Now I am so proud of my oldest son. He has turned out to be a respectable, hard working, famly oriented, young man. I see so much of myself in him now though, both good and bad. As my grandmother told me though, I learned so much from my mistakes with him. I know longer lose my temper with any of my kids. Oh, I get aggrevated. I tell them what I think. I set them right when they do wrong. However, I only do so when my temper is under control. This keeps me from saying things I will later lie in bed at night and wish I had not said.
So please, do not try running away. Calm down. Give it time. I’m sure your Dad loves you. Things will get better. You are at an age when you get on your Dad’s nerves because everything you do will remind him of things he done wrong himself. Every mistake you make feels to him like a mistake he made in raising you. On the other side of the coin is your own self. You are also at an age where you think everything he does or says is wrong. You are growing into a young man and wish to spread your wings and be your own man. That will come in time. You Dad’s job isn’t quite done yet though.
That brings up a whole other can of worms. There seems to be this magic age for most kids around sixteen where you think you’re mature enough to make your own decisions. You are not. You may make mostly good choices. It is still us Dad’s jobs tough to make sure you make the right ones. You are still at the age where your failures or mistakes cost us way more than it costs you. Sometimes, we have to let you make your own mistakes. That’s how you learn. Other times though, we have to carefully gauge whether we are willing to pay the cost of the potential mistake, whether is be financially, or emotionally.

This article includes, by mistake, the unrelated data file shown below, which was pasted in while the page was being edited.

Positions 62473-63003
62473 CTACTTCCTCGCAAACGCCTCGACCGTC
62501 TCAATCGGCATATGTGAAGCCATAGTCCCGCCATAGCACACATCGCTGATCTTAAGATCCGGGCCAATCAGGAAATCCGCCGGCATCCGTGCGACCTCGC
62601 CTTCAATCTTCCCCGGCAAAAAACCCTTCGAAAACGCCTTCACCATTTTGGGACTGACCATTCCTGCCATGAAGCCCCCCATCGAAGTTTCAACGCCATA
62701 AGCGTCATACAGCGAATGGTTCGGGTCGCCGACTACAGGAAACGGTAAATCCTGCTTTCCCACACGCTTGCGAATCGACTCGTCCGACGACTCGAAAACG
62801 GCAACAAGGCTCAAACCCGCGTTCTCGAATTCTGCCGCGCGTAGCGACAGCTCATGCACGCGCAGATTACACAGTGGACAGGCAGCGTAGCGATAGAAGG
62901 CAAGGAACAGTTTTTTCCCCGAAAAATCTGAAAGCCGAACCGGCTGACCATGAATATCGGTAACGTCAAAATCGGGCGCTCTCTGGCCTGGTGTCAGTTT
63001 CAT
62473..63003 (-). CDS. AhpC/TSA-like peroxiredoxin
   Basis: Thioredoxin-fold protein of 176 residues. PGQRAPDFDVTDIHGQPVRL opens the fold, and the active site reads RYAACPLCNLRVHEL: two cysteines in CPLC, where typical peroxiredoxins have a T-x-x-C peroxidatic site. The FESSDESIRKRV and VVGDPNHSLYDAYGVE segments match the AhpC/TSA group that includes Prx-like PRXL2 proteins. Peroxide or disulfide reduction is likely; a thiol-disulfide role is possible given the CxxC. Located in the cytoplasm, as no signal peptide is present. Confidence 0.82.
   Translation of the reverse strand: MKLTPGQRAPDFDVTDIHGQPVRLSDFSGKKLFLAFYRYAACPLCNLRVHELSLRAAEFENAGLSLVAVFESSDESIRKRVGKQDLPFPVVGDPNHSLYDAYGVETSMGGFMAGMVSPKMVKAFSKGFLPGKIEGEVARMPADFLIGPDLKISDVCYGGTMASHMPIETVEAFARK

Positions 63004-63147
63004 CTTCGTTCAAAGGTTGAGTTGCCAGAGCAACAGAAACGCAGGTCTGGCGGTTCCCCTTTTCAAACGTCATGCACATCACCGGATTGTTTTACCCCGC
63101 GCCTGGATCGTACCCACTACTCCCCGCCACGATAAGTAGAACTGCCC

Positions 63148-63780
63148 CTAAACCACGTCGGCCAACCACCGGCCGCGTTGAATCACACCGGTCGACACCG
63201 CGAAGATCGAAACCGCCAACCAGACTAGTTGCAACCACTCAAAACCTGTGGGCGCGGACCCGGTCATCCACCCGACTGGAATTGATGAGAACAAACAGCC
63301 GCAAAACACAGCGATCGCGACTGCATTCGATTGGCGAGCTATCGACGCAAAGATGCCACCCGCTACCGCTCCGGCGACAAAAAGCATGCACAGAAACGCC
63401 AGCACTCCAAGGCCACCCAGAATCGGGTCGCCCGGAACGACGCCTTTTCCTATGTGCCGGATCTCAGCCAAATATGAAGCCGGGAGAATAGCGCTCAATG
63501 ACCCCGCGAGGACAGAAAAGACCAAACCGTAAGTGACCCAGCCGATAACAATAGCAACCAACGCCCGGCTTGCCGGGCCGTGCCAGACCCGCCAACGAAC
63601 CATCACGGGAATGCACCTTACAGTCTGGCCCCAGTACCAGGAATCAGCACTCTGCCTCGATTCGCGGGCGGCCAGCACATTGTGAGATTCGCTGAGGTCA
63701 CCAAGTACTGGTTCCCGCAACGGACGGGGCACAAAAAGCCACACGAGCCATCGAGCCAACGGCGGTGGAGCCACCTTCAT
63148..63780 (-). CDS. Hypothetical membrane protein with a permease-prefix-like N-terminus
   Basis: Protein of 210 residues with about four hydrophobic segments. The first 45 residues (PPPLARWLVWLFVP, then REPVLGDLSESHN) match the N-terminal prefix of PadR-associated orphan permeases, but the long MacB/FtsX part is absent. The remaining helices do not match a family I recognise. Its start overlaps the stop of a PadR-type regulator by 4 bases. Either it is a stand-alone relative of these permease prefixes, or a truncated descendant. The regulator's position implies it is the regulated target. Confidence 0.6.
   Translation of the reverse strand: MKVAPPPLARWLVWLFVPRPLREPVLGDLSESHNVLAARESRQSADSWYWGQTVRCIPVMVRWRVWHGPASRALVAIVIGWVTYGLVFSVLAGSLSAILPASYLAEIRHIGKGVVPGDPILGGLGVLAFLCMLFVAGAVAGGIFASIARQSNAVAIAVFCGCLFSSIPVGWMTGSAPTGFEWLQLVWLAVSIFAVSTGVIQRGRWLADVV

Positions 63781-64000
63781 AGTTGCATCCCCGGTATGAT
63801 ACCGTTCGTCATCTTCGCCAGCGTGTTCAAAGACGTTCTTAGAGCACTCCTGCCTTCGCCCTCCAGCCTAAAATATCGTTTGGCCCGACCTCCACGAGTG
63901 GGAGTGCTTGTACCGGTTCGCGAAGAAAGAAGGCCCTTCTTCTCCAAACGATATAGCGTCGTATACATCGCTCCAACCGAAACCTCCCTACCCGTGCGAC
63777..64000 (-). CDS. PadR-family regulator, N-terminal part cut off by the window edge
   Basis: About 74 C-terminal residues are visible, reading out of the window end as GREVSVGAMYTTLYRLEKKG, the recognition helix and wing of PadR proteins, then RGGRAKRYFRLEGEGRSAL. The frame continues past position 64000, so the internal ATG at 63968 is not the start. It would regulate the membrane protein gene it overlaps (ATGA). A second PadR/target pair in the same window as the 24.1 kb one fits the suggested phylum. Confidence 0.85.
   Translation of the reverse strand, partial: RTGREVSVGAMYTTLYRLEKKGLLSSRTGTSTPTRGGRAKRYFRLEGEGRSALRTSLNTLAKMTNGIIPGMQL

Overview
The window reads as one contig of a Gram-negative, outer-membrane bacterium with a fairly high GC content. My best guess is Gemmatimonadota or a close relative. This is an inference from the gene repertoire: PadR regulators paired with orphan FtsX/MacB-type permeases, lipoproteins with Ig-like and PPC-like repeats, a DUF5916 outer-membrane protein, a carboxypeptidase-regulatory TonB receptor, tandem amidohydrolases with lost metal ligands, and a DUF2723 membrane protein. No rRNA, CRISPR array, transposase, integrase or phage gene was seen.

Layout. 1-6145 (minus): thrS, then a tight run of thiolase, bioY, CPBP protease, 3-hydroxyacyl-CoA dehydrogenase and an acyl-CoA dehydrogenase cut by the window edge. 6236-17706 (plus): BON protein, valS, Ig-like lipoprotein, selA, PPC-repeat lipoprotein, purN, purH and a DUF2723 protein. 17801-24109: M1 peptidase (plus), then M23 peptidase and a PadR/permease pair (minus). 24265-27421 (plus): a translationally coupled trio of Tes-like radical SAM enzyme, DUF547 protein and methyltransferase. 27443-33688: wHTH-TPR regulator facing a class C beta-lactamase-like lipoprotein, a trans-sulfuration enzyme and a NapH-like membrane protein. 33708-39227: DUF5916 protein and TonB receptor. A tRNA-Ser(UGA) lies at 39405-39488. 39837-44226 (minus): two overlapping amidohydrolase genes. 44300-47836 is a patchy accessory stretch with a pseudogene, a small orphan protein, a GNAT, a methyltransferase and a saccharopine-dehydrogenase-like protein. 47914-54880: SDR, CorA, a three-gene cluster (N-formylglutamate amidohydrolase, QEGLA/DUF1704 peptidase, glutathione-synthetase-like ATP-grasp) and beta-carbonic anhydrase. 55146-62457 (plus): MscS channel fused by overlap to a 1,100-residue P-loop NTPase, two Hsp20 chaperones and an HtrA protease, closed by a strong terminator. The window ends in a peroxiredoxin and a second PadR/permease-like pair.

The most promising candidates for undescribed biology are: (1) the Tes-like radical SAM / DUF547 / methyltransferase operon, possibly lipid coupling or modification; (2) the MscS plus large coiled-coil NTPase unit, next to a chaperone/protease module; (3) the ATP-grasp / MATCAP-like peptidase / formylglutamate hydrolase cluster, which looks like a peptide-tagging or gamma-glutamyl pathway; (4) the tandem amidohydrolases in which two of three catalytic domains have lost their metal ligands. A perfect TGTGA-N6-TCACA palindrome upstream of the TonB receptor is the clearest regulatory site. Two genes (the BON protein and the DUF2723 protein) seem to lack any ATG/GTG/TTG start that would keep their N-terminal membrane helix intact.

Things will get better. Before you know it you will be grown, out on your own, with worries all your own. It is then that you will realize how right your father was on so many things. Then one day maybe you’ll have kids. Your kids will reach the age you are now. You’ll have the same problems with your children. You’ll still think your father was wrong on this one. You’ll handle it in a completely different manner, but with similar results. Then the cycle starts again. That is this beautiful thing my friend we call life.
I do so much hope you stick it out and come back in a few days or a few weeks and tell us you and your Dad are doing fine. I promise you, give it time, be respectful, fix whatever part of the problem you are able to without him having to ask, and things will return to normal. Actually, if you really want to, go that extra mile and prove your own maturity if this situation allows. If there is a way for you to fix the problem completely without his help, then it may take him a bit to see it, but it will show him something in you that makes him think of you as more of a man. Lord knows some of my kids have done that. They have taken the bull by the horns and showed me that I raised them to be a little more of a man than I was giving them credit for. It happens. I also have a couple of kids that showed me the exact opposite, but we won’t get into that because it does nothing to serve the purpose of this situation.
Good luck and I can’t wait to hear how things are going.


View Gregn's profile


1642 posts in 3527 days

#15 posted 07-25-2011 05:35 PM

I have to echo what William has said as well. My daughter and I went through the same thing when she was that age. While she didn’t agree with me but she respected me, even when I was wrong. She is 21 now and one day we had a heart to heart while spending time together. She said to me Papa you’ve changed, I asked her what she meant. She said you don’t tell me what to do anymore. I told her that I taught her everything I know to be the best person she could be. She now comes to me with problems and I will tell her what I think, and I always say to her after I’ve said my piece, but you will do what you want to do anyway. Sometimes she takes my advice and sometimes she doesn’t. No matter what though she knows I love her even when I don’t agree with her decisions. I couldn’t be more proud of her.

-- I don't make mistakes, I have great learning lessons, Greg